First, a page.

America’s relationship with race always puzzled David Bowie, and he famously criticised MTV executives for the lack of airplay they gave to Black artists. Furthermore, Bowie also found himself caught in the middle of a race riot which had a lasting impact on his life.
Bowie was an adopted American and lived in the country for most of his adult life, but there were certain aspects of US culture that he couldn’t understand, despite making it his home for decades. Specifically, there was one event that Bowie witnessed in the early 1990s which shook him to his core, and in response, he felt a need to write about the issue of racial tension.
In 1992, Bowie married Iman after meeting two years prior while he was recording with Tin Machine in Los Angeles. Their ceremony was in Lausanne, Switzerland, but a few days later, when they returned to California, the newlyweds were caught in the middle of the riots.
The couple were in Los Angeles to purchase a new home, but the riots meant they were holed up in a hotel for their own safety. Over six days, carnage took place across Los Angeles and, tragically, 63 people lost their lives, and a further 2,383 suffered injuries. Furthermore, it’s also estimated there was $1 billion of damage to properties.
The riots were a response from the Black community to the acquittal of four white Los Angeles policemen on all but one charge in connection with the severe beating of a motorist in March 1991. It’s a chain of events which has left a dark stain on America, and Bowie was left scarred by the chain of events.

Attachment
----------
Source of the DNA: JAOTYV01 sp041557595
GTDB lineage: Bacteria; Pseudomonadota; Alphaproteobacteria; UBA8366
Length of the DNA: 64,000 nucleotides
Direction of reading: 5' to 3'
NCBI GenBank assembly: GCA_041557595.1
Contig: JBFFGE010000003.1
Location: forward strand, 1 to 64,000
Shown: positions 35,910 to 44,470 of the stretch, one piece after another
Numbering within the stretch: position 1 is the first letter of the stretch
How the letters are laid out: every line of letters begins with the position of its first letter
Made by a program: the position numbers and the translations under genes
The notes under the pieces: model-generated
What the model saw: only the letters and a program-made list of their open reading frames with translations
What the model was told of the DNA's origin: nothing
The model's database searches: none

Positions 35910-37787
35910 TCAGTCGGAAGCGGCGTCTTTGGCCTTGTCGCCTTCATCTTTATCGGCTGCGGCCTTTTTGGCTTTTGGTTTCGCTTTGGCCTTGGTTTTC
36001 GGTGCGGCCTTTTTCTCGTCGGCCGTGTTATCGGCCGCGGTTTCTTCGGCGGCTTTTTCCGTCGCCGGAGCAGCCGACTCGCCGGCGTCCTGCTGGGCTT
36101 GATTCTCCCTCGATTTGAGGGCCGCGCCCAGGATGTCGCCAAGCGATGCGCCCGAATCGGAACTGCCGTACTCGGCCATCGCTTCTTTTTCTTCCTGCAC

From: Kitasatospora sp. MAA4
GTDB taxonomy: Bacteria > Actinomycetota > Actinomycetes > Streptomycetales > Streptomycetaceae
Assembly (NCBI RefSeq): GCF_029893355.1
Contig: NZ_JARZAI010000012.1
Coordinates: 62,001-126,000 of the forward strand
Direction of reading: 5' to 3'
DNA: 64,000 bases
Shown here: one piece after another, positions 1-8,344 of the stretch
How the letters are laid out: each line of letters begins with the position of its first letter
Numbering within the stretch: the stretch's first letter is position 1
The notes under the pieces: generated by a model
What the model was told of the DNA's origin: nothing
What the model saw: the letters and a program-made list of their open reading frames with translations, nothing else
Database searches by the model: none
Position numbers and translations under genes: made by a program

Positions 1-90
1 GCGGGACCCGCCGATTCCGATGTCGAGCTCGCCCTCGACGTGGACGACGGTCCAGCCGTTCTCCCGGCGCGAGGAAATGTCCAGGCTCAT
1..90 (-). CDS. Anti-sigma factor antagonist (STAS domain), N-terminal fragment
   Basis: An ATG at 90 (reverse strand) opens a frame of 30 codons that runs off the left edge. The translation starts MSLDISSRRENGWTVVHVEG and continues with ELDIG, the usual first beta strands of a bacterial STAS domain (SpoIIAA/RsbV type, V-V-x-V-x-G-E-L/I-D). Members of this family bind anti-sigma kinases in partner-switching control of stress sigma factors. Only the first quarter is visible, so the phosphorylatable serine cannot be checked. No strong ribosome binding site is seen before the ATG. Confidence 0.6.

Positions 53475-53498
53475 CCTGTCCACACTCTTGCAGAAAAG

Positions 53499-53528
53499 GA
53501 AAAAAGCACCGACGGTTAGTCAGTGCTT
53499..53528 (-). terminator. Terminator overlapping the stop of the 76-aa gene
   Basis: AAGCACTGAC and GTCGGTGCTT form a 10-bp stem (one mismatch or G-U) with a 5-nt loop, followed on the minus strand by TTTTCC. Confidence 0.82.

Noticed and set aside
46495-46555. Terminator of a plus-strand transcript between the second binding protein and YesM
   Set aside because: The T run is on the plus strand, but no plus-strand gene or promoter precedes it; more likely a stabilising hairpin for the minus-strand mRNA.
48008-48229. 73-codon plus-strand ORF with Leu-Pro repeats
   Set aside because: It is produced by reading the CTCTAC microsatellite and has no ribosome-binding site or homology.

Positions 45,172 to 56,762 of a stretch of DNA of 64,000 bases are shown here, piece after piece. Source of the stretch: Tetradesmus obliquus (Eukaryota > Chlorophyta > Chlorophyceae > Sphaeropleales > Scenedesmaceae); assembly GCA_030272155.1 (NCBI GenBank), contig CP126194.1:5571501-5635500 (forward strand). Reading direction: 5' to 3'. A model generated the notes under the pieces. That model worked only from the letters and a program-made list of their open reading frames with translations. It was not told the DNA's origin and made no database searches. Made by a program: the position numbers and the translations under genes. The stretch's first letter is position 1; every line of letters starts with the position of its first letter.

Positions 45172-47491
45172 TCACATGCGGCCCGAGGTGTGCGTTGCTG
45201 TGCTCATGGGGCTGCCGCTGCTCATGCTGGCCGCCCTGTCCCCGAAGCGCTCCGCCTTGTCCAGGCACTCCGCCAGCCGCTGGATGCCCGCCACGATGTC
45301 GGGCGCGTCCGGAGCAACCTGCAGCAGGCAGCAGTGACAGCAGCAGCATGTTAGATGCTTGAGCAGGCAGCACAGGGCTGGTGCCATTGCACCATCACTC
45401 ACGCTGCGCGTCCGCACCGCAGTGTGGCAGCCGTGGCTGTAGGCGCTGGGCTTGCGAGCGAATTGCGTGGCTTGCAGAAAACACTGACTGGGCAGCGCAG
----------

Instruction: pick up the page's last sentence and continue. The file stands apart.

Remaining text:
In an interview, Bowie said: “It was an extraordinary feeling. I think the one thing that sprang into our minds was that it felt more like a prison riot than anything else. It felt as if innocent inmates of some vast prison were trying to break out, break free from their bonds.”
Following the riots, Bowie penned ‘Black Tie White Noise’, which directly dealt with how we can improve racial tensions in the wake of the riots he created with Black artists Al. B Sure! and Nile Rodgers.
The track features the lines, “Reach out over race and hold each other’s hands, Walk through the night thinking we are the world, Whoa, what’s going on?” Meanwhile, in the first verse, Bowie sings: “Getting my facts from a Benetton ad, Lookin’ through African eyes, Lit by the glare of an L.A. fire, (Black tie, white noise), I’ve got a face, not just my race, Bang, bang, I’ve got you babe.”
‘Black Tie White Noise’ was Bowie’s way of outstretching his arm across communities and trying to bring everyone together. Unfortunately, almost 30 years later, the track is still incredibly relevant, and Bowie’s lyrics feel more pertinent than ever.